General Assembly: Statement by Ambassador Thoms at the Intergovernmental Negotiations on Security Council reform

Apr 1, 2014

"Mr. Chairman,

I align myself with the statement delivered by Ambassador Patriota on behalf of the G4 countries.

Allow me to add brief remarks in my national capacity.

Today’s discussion again underscores the urgent need for real Security Council reform. The world of today is not that of 1945. It is also not that of 1963, the first and last time that the Council was reformed.

As we near the year 2015, it is high time to reflect the new realities. This calls for a real, structural reform - not a mere enlargement in the economy class with a little bit more leg-room for some.  

Clearly, the voices of the developing world must be better represented. The fact that there are no permanent members from Africa and Latin America is the most glaring example of the Council’s structural imbalance.

Germany’s position is clear: African states in particular must be represented in the permanent category. For us, this means permanent membership in line with the UN Charter, no so-called “special case construct” of dubious nature.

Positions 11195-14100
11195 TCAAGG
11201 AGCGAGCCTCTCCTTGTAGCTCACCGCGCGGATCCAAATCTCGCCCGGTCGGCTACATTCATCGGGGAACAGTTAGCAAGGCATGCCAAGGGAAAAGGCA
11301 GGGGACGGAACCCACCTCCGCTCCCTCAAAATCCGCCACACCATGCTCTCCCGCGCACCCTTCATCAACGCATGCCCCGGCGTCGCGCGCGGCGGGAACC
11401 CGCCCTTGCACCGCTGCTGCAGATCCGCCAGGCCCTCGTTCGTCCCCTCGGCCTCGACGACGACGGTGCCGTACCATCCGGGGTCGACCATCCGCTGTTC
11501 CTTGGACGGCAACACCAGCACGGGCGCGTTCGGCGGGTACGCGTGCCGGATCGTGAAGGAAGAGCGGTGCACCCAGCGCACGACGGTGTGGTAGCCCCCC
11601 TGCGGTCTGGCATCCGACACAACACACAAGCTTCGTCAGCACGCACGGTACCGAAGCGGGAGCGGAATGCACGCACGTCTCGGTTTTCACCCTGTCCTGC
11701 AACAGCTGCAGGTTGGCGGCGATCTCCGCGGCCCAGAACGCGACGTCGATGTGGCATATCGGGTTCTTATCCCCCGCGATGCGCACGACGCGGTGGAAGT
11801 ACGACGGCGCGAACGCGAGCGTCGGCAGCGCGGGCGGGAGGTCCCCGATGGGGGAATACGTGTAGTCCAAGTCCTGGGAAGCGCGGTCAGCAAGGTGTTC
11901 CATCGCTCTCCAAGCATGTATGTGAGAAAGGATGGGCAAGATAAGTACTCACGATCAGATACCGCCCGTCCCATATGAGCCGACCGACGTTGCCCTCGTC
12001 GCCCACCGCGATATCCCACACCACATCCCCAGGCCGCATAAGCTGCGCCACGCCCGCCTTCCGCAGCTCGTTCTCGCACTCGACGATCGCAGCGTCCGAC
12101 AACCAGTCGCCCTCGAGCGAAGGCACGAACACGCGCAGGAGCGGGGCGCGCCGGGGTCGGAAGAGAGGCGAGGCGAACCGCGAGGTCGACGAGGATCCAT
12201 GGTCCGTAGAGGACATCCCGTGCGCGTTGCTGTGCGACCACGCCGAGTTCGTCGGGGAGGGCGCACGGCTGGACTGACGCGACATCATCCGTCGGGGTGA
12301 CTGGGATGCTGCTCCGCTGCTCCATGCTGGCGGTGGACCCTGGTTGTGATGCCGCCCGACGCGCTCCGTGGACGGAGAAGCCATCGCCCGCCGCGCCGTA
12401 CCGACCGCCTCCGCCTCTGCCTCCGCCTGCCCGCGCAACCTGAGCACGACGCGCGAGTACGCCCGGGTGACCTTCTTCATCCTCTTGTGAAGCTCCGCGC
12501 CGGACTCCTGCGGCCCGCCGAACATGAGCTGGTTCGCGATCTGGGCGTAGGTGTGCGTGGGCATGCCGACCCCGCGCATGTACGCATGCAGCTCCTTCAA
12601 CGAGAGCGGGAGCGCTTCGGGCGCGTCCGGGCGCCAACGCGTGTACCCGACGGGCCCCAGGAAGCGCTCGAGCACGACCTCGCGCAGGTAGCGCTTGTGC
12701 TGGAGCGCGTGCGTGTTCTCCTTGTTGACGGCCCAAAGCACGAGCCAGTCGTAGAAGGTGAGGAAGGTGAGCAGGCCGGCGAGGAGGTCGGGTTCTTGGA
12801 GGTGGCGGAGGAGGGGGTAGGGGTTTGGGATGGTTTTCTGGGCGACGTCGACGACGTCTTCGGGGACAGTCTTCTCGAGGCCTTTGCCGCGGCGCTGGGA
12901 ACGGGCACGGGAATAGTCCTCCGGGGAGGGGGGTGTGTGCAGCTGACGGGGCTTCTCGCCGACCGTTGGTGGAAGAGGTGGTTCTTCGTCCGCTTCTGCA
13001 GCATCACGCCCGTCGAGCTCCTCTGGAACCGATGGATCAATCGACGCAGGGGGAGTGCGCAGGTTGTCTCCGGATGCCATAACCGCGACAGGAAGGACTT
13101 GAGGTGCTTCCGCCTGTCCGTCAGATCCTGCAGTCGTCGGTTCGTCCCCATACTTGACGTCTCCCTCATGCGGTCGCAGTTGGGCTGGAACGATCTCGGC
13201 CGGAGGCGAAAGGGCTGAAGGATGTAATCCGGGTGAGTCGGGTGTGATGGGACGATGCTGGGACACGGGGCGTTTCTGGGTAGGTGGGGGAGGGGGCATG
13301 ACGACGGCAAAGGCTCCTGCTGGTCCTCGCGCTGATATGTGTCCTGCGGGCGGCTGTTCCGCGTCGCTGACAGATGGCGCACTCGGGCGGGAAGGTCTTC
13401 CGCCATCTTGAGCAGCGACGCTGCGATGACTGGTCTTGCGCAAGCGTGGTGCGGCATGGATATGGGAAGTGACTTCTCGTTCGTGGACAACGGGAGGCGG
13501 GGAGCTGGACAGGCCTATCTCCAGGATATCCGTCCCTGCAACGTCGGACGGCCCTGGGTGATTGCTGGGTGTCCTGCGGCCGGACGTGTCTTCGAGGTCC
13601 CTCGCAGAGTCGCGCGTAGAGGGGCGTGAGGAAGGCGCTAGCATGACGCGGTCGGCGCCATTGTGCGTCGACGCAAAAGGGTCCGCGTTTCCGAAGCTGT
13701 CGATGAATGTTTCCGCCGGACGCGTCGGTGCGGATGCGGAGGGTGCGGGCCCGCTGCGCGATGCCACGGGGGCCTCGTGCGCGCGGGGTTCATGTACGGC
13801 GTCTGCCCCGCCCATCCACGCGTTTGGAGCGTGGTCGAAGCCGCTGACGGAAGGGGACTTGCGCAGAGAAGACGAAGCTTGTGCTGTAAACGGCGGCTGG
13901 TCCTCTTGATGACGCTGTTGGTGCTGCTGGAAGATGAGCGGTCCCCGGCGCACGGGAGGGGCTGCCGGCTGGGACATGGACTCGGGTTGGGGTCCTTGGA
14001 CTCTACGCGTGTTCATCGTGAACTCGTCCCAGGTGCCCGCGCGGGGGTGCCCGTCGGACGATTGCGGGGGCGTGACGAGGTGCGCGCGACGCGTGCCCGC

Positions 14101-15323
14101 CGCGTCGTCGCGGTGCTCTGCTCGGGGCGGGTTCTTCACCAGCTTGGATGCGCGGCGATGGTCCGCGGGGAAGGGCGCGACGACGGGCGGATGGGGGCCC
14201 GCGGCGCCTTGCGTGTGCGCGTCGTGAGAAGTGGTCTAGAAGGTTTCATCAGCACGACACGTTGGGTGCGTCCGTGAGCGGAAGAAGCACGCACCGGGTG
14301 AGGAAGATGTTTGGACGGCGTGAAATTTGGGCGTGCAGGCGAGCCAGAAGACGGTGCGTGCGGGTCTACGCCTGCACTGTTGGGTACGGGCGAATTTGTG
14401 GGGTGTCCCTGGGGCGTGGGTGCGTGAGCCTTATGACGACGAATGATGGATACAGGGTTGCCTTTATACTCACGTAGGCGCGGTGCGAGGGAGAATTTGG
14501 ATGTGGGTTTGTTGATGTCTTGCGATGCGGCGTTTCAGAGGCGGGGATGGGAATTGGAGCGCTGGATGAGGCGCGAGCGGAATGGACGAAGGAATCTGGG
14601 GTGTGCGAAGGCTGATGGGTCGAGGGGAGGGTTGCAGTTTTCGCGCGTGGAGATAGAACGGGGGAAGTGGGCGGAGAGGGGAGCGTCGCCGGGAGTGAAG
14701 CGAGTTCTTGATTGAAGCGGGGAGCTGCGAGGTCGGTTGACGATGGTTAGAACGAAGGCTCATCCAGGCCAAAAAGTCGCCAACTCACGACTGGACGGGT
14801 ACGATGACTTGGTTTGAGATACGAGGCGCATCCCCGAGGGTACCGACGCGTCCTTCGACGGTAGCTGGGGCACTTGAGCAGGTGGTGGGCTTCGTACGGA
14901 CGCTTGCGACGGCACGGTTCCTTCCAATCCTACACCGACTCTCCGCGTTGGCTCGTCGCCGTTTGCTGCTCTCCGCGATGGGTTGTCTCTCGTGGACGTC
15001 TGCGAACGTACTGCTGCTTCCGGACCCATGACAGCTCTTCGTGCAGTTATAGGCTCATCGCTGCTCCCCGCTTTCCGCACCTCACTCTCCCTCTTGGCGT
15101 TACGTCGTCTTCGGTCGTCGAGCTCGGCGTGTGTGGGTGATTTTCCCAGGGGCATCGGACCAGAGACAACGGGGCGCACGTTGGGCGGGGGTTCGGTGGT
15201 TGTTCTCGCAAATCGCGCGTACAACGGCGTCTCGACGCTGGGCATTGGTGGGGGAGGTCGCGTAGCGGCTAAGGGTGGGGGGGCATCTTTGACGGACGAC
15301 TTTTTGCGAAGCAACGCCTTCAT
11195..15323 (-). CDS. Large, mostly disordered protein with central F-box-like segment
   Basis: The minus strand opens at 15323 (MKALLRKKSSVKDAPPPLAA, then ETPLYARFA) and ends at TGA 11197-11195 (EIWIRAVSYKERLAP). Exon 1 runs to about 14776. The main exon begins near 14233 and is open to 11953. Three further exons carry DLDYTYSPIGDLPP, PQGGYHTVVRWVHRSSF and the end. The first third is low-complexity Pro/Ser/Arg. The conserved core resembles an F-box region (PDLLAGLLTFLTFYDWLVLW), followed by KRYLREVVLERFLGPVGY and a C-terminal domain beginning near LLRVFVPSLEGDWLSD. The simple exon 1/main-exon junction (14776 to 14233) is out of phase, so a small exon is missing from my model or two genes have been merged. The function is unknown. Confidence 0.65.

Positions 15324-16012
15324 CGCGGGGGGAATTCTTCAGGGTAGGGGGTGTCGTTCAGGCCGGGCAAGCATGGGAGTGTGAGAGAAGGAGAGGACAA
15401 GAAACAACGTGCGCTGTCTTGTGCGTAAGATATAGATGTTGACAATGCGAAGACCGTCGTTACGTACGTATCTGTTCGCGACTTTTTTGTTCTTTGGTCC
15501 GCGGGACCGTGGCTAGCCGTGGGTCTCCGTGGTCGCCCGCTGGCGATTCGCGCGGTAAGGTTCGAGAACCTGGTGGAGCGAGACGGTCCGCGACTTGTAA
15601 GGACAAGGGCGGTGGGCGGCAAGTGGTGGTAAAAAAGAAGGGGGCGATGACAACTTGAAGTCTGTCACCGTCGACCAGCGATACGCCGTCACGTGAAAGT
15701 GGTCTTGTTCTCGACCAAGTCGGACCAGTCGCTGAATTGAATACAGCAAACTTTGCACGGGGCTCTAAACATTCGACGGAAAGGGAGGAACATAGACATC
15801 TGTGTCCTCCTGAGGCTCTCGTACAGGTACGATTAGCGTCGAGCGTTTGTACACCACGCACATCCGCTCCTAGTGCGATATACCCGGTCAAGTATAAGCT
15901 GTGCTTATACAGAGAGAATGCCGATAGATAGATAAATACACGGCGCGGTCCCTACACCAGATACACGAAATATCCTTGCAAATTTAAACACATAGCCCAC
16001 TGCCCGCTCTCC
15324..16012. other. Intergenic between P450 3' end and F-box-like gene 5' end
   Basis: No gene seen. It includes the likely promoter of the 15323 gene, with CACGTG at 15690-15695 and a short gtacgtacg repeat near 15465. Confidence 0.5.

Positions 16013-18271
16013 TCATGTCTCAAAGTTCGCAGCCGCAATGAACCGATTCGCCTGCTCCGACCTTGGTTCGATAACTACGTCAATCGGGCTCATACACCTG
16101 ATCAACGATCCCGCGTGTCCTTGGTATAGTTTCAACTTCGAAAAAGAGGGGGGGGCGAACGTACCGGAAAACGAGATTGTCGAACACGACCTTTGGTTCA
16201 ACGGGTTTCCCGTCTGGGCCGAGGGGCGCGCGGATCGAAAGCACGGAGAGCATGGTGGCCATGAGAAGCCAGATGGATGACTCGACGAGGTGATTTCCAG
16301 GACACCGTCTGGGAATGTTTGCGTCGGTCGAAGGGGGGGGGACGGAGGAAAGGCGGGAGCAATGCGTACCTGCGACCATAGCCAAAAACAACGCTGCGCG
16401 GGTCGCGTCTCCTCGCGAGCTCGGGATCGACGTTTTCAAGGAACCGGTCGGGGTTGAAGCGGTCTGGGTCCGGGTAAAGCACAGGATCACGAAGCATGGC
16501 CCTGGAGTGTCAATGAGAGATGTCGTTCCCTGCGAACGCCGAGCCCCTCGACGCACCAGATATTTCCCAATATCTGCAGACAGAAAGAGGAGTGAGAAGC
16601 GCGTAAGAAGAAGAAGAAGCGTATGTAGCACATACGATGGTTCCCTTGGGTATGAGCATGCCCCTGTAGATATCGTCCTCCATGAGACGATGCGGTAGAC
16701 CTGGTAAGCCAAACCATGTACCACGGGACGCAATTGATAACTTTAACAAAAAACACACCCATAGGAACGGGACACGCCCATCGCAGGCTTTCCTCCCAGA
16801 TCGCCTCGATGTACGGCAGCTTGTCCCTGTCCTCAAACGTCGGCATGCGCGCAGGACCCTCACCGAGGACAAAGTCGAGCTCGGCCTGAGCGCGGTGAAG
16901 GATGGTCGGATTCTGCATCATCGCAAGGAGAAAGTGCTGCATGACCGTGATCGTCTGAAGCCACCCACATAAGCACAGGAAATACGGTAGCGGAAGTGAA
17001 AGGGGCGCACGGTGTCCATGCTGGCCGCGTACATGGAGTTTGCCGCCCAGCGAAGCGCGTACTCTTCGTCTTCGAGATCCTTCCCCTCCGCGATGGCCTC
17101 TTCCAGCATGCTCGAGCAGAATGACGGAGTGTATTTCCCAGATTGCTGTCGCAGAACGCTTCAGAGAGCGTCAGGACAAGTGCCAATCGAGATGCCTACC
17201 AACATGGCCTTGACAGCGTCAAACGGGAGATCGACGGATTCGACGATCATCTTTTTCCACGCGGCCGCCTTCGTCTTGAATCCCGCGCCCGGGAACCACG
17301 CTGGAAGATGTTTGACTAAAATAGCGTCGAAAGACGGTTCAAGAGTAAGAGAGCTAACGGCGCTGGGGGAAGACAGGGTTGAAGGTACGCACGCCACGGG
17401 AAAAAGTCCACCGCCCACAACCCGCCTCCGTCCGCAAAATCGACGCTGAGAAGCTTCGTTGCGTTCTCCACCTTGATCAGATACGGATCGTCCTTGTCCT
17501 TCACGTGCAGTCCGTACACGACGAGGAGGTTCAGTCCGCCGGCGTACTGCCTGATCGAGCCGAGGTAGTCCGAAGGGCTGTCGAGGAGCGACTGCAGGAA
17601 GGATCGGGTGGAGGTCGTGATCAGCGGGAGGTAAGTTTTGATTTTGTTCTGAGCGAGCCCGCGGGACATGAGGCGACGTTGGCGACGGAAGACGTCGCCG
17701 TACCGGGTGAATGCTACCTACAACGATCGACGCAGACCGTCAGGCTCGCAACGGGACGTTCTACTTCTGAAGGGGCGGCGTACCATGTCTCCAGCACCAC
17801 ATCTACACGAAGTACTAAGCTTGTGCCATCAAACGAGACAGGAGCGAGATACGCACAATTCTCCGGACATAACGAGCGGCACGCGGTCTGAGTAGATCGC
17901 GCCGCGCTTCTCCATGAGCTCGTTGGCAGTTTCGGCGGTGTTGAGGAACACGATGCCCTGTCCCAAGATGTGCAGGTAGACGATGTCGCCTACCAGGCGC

Mr. Chairman,

the Charter of the United Nations stipulates the criteria according to which Council members should be elected. In our view, this should also apply to new permanent members:

Art. 23 states that due regard should be paid, in the first instance to the contributions of Members to the maintenance of peace and security and to the other purposes of the Organization, and also to equitable geographical distribution. 

Against this background, we consider the G4 proposal as a balanced basis around which convergence could be achieved.

Thank you."

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General Assembly: Statement by Ambassador Thoms at the Intergovernmental Negotiations on Security Council reform

UN Security Council (Archive)

Reform of the United Nations

The United Nations is a product of its times: founded in the wake of the two disastrous world wars of the previous century. Its organs and modes of functioning reflect the political balances of power and peace-building moral concepts of that era.